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Review: Lassie

Director Charles Sturridge performs a delicate operation with this latest Lassie movie.

2.5
Lassie
Photo: Roadside Attractions

Director Charles Sturridge performs a delicate operation with this latest Lassie movie, transplanting TV Land’s most famous dog from the rolling plains of the American Midwest to WWII-era United Kingdom, the collie’s original place of origin. Never has Lassie’s proletarian spunk felt so alive, especially in the film’s early scenes, during which a community of housewives, their coal miner husbands, and nine-year-old Joe Carraclough’s (Jonathan Mason) two pooches become complicit in a standoff against a rich man’s fox hunting excursion. That each faction remains oblivious to the other’s involvement in this peasant’s war speaks to the natural-born defenses Sturridge recognizes in the working class, which he mirrors in Lassie’s vigilant attempts to return home—over and over again—after Joe’s parents sell her to The Duke (Peter O’Toole) and his granddaughter Cilla (Hester Odgers). But the film’s surprising grit and breathtaking shows of tenderness—like Lassie licking Joe’s hands after a teacher takes a ruler to them—are compromised by the cartoon villainy of Lassie’s enemies. Equally unacceptable are Sturridge’s narrative shortcuts, which are partly to blame for why the ethos that connects Lassie and the Carraclough clan feels insufficiently dramatized. And though the story appears to reach a redundant dead end at the midway point, when Lassie turns Cupid and causes a raucous in a courthouse while making her way back to Yorkshire from The Duke’s Scottish country estate, Sturridge never loses sight of the dog’s essence, profoundly revealing the depth and intensity of her resilience by setting it against a sweet, often breathtaking backdrop of tradition and myth moving in symbiotic forward-motion.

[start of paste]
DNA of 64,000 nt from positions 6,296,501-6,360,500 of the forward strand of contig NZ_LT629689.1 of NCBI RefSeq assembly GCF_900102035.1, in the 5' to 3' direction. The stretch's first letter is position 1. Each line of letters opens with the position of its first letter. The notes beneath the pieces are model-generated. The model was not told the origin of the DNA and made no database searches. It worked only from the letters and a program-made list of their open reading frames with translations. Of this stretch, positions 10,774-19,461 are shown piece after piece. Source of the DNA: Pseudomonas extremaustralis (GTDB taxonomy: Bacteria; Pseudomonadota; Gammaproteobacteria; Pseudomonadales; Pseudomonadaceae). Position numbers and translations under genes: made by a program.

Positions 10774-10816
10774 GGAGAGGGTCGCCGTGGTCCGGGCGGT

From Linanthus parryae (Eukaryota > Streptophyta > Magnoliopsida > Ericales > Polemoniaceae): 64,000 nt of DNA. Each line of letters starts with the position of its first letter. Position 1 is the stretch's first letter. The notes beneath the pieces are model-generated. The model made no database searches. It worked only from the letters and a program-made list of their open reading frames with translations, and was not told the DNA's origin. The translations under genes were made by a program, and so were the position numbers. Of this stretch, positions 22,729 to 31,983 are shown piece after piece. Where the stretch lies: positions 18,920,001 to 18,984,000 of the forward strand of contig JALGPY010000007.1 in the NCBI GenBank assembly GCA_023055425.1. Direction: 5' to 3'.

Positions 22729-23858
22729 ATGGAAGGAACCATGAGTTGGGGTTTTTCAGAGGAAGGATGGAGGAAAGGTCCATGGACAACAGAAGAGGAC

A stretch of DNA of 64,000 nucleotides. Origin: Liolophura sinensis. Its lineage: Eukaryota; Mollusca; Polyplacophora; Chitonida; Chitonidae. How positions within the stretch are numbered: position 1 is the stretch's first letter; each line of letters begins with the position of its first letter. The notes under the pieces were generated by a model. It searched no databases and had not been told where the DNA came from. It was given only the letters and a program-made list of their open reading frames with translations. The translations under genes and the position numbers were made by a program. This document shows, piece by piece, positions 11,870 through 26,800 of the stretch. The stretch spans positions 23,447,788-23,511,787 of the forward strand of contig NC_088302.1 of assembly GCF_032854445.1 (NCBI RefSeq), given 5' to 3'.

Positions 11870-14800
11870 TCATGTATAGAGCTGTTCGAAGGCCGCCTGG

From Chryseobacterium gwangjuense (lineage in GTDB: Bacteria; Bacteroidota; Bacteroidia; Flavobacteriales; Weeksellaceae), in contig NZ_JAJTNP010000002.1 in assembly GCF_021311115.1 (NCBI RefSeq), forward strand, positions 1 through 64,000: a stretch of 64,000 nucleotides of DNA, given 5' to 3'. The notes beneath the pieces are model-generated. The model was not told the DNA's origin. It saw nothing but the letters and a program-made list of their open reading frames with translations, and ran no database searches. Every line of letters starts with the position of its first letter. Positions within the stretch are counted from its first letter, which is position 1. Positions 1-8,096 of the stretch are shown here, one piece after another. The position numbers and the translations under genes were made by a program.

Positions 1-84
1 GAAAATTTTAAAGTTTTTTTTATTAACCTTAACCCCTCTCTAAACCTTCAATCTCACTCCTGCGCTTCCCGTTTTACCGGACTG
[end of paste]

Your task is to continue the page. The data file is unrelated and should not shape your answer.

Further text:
Cast: Peter O'Toole, Samantha Morton, John Lynch, Steve Pemberton, Jonathan Mason, Hester Odgers, Jemma Redgrave, Peter Dinklage, Gregor Fisher, Edward Fox, Kelly MacDonald, John Standing, Nicholas Lyndhurst, Robert Hardy, Peter Wight Director: Charles Sturridge Screenwriter: Charles Sturridge Distributor: Roadside Attractions, Samuel Goldwyn Films Running Time: 100 min Rating: PG Year: 2005 Buy: Video

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